Our approach combines management hierarchy with two key conditions that allow for successful adaptation of strategy to the local conditions and avoidance of bureaucracy:
How have you empowered your staff?
Your strategy and operating model are meant to provide sufficient clarity throughout the organization on what is expected from each employee and how they can be supported to achieve what they need. Beyond that, employees will require significant latitude to adapt these goals and the approach needed to adjust to the local specifics. Good management systems explicitly ensure that there is sufficient accountability and flexibility in their design to avoid the “bureaucracy trap” and enable sufficient levels of empowerment. One example is Ritz-Carlton’s famous $2,000 rule, which specifies that employees can spend up to that amount to make a client happy without asking for managerial approval.
How have you built self-corrective feedback into your system?
The importance of local context and the value of collective intelligence, customer feedback, and employee feedback imply the need to build a feedback loop that allows executives to quickly understand and react to local developments. Simply put, executives should understand what is working well and what is not, in the fastest and clearest way imaginable, and be in a position to quickly share best practices. Take the example of Ford, where a new CEO faced a culture where issues were typically not reported at the executive table, and were certainly not explored openly and addressed in depth. By instituting a business review process, the leadership team was able to focus collectively on aspects of the strategy that were not working and address them quickly and effectively, thereby creating a key link towards successful execution.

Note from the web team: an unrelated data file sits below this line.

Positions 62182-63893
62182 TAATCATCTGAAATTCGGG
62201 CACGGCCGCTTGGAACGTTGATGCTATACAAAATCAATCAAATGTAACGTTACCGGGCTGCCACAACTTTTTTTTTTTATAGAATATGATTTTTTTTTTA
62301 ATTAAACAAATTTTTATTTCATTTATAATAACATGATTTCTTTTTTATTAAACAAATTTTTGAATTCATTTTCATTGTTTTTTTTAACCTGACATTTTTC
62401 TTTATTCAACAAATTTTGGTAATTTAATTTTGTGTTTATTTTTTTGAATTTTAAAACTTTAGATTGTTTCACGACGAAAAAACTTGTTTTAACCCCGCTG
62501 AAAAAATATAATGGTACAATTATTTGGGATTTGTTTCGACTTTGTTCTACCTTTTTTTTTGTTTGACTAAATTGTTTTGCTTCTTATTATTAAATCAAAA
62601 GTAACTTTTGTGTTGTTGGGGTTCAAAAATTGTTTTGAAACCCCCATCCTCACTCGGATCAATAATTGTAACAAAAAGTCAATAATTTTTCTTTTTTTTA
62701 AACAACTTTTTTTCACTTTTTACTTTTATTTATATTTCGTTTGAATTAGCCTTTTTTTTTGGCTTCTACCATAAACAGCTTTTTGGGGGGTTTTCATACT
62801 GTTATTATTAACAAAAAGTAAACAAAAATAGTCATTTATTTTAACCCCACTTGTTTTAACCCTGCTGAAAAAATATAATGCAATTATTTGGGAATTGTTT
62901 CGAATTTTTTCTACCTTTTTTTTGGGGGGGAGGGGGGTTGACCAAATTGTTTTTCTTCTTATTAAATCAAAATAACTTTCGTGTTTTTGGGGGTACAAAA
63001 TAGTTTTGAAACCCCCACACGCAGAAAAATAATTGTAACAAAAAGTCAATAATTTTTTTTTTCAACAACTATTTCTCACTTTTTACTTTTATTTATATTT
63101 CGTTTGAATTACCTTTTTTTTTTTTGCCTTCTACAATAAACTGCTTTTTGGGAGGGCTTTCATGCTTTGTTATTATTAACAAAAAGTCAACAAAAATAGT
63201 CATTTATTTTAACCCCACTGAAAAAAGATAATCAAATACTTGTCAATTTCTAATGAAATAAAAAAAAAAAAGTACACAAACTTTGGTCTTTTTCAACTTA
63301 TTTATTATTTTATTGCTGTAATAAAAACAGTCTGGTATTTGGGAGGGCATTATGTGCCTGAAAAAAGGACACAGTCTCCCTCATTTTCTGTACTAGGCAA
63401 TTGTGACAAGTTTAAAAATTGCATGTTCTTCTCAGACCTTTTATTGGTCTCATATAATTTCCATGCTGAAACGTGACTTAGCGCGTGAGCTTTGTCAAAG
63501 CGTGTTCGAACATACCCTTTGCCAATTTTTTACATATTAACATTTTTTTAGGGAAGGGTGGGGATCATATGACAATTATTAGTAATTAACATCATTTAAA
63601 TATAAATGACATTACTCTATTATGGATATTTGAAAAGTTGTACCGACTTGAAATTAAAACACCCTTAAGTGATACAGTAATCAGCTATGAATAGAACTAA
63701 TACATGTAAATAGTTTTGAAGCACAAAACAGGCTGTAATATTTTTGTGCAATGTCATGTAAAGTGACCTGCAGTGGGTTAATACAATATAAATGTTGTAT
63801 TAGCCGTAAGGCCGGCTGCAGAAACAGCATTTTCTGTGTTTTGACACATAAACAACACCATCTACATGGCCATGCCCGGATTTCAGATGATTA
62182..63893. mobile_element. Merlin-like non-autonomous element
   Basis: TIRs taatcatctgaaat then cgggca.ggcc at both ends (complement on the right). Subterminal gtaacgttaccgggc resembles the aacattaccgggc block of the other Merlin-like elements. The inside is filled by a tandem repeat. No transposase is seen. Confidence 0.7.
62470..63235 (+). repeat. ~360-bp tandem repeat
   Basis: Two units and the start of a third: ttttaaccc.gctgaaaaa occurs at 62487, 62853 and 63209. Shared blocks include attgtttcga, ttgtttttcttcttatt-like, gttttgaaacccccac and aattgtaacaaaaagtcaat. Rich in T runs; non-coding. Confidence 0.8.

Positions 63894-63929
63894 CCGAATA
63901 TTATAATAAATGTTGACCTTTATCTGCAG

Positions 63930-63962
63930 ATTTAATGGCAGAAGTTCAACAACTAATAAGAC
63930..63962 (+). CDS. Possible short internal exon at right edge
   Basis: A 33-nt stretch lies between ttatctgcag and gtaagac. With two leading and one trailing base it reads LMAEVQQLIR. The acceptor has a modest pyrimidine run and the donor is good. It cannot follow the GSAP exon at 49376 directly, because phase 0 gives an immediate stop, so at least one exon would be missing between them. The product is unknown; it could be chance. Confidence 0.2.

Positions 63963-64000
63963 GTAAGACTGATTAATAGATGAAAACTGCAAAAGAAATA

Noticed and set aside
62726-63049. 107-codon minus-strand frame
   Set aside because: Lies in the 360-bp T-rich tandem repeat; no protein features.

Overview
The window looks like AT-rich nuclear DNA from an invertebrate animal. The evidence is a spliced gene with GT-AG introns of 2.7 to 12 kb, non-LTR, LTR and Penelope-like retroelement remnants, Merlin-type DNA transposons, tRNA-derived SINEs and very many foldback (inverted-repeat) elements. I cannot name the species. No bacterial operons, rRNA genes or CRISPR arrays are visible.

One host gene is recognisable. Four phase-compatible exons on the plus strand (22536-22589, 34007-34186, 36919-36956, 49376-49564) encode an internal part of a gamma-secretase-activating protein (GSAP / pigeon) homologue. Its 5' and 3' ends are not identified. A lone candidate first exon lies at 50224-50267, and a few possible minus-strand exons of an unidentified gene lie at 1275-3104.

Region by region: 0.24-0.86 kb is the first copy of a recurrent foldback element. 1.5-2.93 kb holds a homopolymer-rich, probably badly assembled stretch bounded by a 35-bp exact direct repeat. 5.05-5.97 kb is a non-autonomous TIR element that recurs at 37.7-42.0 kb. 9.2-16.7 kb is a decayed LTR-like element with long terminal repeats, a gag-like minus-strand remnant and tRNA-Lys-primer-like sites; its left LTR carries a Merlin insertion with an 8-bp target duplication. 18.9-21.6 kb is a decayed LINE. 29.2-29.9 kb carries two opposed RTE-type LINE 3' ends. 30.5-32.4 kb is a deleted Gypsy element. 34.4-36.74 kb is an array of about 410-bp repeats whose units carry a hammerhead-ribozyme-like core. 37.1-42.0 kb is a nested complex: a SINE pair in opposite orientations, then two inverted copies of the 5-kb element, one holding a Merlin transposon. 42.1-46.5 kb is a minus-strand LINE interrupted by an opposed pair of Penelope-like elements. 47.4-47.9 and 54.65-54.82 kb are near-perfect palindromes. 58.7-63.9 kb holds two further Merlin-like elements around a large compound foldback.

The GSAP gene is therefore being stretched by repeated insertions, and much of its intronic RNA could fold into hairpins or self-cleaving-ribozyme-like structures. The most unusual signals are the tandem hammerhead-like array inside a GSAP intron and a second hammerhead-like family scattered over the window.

In sum, collective action, i.e., large-scale cooperation, is a major competitive advantage of humanity — to craft a fiction and make it become a reality. For that, three things have to come together: 1) a good strategy, 2) the right organization, and 3) effective management. With these three ingredients in place, human ingenuity can be unleashed, and we can collectively achieve what we do at our best — realize our dreams.
The original article can be found at: Harvard Business Review for Managed IT